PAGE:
The Bharatiya Janata Party’s prime ministerial candidate for the 2014 general elections, Narendra Modi, on Wednesday, rejected the view that he had remained silent on the February 2002 communal riots in Gujarat.
According to official figures, the riots had claimed the lives of 790 Muslims and 254 Hindus; caused injuries to about 2,500 people and reported 223 as missing.
“I was not silent, I answered every top journalist in the country from 2002-2007, but noticed there was no exercise to understand truth,” Modi told Smita Prakash, Editor (News) Asian News International, in an exclusive interview.
He further said that he believed that unknown entities gave rise to a number of conspiracies that allegedly linked him to the tragedy. “I have said what I had to say. Now, I am in the people’s court, and I am waiting to hear from them, and their verdict,” Modi said when prodded further on his role in the 2002 riots.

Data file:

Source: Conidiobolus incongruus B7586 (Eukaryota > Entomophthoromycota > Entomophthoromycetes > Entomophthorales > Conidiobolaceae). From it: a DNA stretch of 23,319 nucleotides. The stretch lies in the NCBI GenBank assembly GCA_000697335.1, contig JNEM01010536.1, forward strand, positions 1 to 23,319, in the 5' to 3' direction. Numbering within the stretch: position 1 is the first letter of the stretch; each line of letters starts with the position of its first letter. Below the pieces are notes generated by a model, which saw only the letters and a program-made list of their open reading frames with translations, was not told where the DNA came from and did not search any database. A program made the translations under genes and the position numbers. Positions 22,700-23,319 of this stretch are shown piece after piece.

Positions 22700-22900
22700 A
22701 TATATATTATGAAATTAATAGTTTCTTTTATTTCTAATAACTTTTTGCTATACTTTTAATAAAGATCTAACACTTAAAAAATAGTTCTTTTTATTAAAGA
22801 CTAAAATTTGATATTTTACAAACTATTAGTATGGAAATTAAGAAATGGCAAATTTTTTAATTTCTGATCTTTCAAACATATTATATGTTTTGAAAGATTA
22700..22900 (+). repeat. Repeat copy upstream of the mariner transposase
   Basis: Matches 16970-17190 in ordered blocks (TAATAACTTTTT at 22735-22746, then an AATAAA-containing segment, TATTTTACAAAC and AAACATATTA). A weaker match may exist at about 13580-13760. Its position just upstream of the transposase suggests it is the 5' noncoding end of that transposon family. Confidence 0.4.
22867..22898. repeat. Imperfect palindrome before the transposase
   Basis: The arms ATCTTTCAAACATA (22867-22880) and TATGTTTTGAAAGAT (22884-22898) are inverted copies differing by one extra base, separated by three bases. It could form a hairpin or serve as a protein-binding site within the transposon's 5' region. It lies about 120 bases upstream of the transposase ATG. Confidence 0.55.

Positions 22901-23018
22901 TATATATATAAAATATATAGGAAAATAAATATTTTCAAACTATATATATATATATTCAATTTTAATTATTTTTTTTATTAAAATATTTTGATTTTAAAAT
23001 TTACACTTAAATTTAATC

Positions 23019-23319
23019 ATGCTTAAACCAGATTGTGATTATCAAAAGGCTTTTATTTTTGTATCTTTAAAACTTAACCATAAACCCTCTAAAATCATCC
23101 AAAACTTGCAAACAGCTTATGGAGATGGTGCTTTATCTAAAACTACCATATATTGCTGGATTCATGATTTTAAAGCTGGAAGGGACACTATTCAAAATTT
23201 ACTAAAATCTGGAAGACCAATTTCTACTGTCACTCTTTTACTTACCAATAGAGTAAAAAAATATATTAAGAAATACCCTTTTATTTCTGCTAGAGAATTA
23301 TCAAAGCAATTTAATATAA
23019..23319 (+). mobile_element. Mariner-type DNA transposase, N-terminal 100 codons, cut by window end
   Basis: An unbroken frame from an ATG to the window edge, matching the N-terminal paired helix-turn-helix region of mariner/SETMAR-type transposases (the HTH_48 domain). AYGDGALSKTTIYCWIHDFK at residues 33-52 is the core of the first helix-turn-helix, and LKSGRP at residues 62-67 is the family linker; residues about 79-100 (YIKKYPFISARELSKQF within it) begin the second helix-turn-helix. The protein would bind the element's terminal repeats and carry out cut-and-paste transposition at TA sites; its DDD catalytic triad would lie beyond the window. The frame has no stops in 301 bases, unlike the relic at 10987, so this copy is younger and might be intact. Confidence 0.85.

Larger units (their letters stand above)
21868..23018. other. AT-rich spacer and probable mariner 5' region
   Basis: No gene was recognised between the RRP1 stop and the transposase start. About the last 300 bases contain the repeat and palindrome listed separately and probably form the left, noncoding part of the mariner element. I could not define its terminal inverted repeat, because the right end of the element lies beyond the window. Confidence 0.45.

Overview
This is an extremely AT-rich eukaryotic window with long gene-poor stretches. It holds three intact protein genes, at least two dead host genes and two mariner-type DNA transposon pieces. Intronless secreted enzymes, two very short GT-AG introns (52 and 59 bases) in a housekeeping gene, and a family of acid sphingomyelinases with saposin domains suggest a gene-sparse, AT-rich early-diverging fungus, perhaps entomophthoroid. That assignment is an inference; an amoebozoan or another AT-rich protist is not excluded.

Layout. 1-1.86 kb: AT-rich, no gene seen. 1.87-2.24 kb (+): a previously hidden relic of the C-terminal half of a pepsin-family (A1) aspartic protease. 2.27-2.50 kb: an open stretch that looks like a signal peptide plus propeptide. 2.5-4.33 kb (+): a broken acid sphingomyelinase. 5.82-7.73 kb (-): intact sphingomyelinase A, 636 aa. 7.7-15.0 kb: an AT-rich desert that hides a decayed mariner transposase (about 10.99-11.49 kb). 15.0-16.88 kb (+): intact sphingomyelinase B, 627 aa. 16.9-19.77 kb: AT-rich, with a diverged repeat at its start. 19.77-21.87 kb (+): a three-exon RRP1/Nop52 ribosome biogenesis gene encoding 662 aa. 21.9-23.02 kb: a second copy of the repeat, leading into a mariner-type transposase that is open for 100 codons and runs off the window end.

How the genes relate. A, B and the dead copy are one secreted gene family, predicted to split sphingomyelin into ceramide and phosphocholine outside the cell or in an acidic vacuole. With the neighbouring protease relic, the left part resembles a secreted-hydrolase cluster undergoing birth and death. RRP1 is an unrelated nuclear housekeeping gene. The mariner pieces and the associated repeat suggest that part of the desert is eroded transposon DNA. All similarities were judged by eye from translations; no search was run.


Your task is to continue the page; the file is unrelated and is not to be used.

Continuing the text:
He maintained that he was committed to democracy, and added that “if the media had not worked to malign Modi, then who would know about Modi today?”
Responding to a question on AAP leader Arvind Kejriwal’s comment that editors of newspapers would flee if he became the next prime minister, Modi replied: “For 14 years, we (the BJP) have run the government in Gujarat. I ask you, has any editor left or, has any reporter left?”
It may be recalled that in 2012, Modi was cleared of complicity in the 2002 violence by a Special Investigation Team appointed by the Supreme Court of India, and in April this year, the Supreme Court expressed satisfaction over the SIT’s investigations in 9 cases related to the violence, and rejected as "baseless" a plea contesting the SIT report.
Image: An RAF trooper facing rioters during the post-Godhra riots in 2002
Photograph: Arko Datta/Reuters